Advice from the Pew Center on Global Climate Change from the book was:
“‘Given the snapshot of where we are now, we will hit 550ppm by the middle of this century,’ says the Pew Center’s Preston. ‘If we’re to have any chance of stabilizing at that level it means divesting ourselves of fossil fuel sometime during the next four decades’. In other words, Stokes told me, not only do we need a new generation of energy technologies, but we must begin developing them now, and then deploying them on a massive scale “in the next 20 years”.
Current science suggests an even more conservative figure of 350ppm (an NZ climate change organisation 350.org is named after this). This quote comes from a NASA physicist who specializes in atmospheric physics.
“If humanity wishes to preserve a planet similar to that on which civilization developed and to which life on Earth is adapted, paleoclimate evidence and ongoing climate change suggest that CO2 will need to be reduced from its current 385 ppm to at most 350 ppm, but likely less than that… If the present overshoot of this target CO2 is not brief, there is a possibility of seeding irreversible catastrophic effects.”
~ J Hansen
The “catastrophic effects” are said to be diverse. We have seen huge loss in biodiversity already in the form of mass extinction. Terry Root says in an interview that we are looking at a 20% extinction of known species on the planet if a 2 degree increase in temperature from the 1990 level were to occur.
I just looked up the projection for this 2 degree increase and I found that it is forecast to be beached in 2070. That’s pretty drastic seeing as that accounts for 380,000 species becoming extinct which will cause a huge ecological shift, opening new niches which cannot be filled fast enough.
Of course, that’s not even the start of it. You’ve got effects on water supply, on coastal areas (flooding etc), weather, and then all of the impacts on man - food production, or society, infrastructure and settlement, not to mention the massive health impacts we will (and have already) see. For example the massive heat wave in France in 2003, killing nearly 15,000 people, that’s 14,802 more deaths than expected - it’s not that we need to prepare ourselves for what is to come, we need to help ourselves for now.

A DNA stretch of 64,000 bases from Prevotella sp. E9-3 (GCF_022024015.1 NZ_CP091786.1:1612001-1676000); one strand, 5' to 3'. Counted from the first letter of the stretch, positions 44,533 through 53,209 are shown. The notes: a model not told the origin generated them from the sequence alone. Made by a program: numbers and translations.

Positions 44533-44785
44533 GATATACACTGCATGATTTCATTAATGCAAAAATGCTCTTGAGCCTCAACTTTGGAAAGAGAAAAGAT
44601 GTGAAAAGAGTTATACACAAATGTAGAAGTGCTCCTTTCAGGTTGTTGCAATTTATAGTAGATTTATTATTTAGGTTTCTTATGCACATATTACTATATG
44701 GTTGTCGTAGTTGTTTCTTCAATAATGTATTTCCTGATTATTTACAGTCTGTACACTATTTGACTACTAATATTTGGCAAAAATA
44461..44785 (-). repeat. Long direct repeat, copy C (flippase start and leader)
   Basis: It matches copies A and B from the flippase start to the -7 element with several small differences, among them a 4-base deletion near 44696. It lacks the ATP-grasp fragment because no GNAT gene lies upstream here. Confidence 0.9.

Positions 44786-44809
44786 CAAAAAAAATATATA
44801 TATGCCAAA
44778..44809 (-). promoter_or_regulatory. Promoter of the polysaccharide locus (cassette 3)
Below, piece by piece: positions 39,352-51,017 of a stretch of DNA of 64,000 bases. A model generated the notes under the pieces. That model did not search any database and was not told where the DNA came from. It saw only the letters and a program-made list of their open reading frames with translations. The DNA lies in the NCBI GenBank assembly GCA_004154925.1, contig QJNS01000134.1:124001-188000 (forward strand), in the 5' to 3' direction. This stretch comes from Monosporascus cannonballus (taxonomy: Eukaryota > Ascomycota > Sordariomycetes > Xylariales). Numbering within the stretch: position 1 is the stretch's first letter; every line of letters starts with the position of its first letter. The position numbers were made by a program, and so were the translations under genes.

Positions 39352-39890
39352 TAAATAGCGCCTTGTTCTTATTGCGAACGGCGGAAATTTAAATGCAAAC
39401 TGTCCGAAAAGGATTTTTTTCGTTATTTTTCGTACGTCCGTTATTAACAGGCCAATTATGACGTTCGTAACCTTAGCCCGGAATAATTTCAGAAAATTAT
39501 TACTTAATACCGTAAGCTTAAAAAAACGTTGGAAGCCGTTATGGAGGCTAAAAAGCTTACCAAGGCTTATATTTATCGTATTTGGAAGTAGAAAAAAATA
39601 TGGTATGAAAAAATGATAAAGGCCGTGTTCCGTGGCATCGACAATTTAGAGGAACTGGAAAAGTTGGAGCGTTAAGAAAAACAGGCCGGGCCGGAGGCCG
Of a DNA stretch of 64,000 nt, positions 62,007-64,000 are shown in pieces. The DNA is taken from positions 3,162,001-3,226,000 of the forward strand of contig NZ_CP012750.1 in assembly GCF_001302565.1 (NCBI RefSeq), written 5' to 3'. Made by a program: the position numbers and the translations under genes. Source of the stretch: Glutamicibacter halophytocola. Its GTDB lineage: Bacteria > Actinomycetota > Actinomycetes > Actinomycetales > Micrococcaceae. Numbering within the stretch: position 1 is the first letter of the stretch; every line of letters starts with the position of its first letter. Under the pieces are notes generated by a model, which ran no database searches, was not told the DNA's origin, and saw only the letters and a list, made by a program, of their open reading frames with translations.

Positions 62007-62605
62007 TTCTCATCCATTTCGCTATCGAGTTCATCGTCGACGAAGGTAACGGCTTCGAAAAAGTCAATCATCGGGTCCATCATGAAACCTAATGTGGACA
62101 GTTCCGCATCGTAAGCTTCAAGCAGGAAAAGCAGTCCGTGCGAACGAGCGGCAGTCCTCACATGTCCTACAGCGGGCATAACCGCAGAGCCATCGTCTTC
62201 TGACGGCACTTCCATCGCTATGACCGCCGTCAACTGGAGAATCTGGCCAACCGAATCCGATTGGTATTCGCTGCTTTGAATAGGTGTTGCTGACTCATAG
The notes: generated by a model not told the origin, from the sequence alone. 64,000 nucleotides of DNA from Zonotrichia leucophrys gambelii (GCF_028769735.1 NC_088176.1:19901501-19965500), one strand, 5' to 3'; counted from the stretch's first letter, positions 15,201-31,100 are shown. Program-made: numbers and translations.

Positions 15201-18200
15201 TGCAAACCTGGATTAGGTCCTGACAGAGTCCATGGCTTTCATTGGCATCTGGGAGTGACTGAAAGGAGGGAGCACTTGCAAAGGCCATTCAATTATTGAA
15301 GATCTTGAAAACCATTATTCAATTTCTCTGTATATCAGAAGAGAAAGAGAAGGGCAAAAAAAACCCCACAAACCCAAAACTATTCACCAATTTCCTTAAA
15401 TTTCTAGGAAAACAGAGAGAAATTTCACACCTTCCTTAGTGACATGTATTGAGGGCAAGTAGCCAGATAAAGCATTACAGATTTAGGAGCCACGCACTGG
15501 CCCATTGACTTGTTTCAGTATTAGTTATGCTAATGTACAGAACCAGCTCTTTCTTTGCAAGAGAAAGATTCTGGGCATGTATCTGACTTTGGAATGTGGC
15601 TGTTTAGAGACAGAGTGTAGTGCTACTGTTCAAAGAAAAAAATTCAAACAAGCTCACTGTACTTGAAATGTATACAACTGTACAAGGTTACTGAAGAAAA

What the IPCC co-author suggests, Terry Root, is to “use fluorescent light bulbs”. But her main message is that this needs to come from policy and leadership initiative. The people will not all simultaneously and spontaneously change their light bulbs (I can feel a good joke coming on here) when the light bulb companies are resisting this change with noncompetitive pricing that makes it unattractive to the short term buyer. The light bulb needs to be changed from the top - leaders need to address the companies to create realistic competition between them.
She speaks of having to turn off your appliances when they are not in use, and how much energy it would save globally if everybody did this, but she acknowledges that in California, the government have made a law that “you have to have a chip…” - she is referring to EcoSmart’s technology that lowers the “duty cycle”, that is it limits the supply of power to the load, drawing less current from the electric utility. Again, an example of needing efficient political systems that allow incremental and economical changes towards a more sustainable future.
I think I’ve uncovered enough end-of-the-world-as-we-know-it stuff for one day. I’m now going to enjoy some of the delicious oatmeal cookies I made with my girlfriend today and contemplate what I’m going to have for dinner. None of this apocalyptic stuff, cause as they put it in The Best Exotic Marigold Hotel,
“Everything will be alright in the end and if it’s not alright then it’s not the end!”